30 Days Of JavaScript

Day 20: Consolidation 3

Lesson 5: IIFE

Immediately invoked function expression (IIFE for short) is actually something that I showed you on day 14 but we are going to review it here instead while we are talking about async.

Sometimes you want to use await and you will get an error about needing to put await inside a function marked as async, so like this:

1const slowFunction = async () => {
2  const data = await slowFunctionCall();
3  return data;

But then you will mark the function as async and you will get a complain about no top level async.

This is a really frustrating aspect of JavaScript that is slowly being resolved but will take a while. You can't have a function at the top of level of your code as async unless you put it in a module or put it in an IIFE.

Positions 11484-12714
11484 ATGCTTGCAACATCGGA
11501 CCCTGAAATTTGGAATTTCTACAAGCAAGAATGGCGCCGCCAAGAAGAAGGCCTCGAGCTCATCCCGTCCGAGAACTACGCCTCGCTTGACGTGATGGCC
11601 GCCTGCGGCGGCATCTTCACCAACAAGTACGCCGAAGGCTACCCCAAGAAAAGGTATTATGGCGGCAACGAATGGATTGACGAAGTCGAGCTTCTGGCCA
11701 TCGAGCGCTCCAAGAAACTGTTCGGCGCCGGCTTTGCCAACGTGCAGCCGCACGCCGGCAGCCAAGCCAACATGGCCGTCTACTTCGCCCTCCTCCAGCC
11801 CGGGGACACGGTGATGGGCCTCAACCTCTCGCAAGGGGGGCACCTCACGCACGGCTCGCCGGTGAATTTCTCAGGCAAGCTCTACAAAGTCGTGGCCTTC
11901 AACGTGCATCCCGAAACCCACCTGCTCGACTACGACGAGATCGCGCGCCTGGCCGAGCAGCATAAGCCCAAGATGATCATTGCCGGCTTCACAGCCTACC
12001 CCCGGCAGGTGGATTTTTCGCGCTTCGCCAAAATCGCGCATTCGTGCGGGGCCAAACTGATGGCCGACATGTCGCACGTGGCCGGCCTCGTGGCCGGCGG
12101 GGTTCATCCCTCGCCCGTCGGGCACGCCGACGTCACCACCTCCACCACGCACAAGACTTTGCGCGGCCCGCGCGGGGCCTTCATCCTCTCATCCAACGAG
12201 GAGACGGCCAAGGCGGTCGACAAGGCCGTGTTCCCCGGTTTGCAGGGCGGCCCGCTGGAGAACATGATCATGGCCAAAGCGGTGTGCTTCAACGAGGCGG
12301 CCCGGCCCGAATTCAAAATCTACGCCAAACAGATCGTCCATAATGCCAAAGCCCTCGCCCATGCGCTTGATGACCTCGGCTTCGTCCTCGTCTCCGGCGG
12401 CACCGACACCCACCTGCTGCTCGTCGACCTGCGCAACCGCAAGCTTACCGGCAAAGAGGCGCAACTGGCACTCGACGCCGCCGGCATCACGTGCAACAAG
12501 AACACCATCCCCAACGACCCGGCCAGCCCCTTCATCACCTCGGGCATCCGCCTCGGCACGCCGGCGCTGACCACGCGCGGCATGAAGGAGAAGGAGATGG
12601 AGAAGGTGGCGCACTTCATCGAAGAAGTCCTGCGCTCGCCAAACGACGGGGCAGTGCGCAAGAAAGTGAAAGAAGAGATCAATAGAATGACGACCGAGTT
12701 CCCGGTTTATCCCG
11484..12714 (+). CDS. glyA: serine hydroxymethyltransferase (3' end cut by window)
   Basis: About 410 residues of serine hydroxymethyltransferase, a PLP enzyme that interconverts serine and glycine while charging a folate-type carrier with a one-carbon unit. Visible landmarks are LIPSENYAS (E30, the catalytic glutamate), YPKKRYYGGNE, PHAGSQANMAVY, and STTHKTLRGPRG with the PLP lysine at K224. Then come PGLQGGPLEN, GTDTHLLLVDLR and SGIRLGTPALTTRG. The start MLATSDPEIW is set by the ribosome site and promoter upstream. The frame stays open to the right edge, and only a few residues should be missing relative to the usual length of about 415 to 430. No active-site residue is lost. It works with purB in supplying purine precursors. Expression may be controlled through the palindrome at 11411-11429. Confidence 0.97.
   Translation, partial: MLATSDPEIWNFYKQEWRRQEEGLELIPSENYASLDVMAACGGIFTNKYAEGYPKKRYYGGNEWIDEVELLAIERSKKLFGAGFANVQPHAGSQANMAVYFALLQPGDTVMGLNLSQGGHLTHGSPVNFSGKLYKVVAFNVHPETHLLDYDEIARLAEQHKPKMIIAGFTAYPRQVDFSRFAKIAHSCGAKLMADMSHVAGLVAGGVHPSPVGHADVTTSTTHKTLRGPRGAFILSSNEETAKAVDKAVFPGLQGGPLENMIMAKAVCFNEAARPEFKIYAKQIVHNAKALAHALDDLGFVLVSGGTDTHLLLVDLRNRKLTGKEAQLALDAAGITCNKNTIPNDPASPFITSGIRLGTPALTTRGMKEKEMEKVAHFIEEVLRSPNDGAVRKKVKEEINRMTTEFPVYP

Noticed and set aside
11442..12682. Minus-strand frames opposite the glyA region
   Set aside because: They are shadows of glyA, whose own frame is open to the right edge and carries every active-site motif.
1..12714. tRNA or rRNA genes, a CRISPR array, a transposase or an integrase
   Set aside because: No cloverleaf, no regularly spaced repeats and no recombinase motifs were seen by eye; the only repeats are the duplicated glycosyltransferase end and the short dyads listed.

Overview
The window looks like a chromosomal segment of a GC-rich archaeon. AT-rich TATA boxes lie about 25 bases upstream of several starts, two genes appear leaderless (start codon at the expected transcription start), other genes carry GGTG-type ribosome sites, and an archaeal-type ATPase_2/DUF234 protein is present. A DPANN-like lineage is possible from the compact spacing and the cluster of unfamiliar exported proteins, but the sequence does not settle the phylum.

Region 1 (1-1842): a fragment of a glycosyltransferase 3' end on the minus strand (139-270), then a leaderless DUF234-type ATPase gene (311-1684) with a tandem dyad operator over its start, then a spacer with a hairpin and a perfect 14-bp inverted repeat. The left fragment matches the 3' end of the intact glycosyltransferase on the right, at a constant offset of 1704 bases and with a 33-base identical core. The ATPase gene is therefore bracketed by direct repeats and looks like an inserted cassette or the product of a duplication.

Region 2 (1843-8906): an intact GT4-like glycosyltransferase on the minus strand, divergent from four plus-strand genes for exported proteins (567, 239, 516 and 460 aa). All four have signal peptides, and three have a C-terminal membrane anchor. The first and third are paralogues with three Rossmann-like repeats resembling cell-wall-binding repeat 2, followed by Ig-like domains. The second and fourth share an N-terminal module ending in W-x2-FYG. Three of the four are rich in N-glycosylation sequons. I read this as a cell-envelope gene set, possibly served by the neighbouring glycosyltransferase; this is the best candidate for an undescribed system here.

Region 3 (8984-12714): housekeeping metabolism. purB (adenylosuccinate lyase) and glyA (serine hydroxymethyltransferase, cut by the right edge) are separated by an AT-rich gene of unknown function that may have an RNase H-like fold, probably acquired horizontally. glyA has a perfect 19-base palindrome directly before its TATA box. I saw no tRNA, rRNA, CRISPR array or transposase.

This is because at the top level of your code there is nothing to unwrap the promise that an async function returns, modules solve this (for reasons I won't go into now) but it's still not solved outside a module.

So you can either mark your JavaScript as a module like this <script type="module"> or learn the IIFE syntax:

1(async () => {
2  const data = await slowFunctionCall();

This creates an async function with:

1async () => {};

Then immediately invokes it by putting it in () and then putting () after it:

1(async () => {})();

One day we won't need to do this but that day is not here yet.


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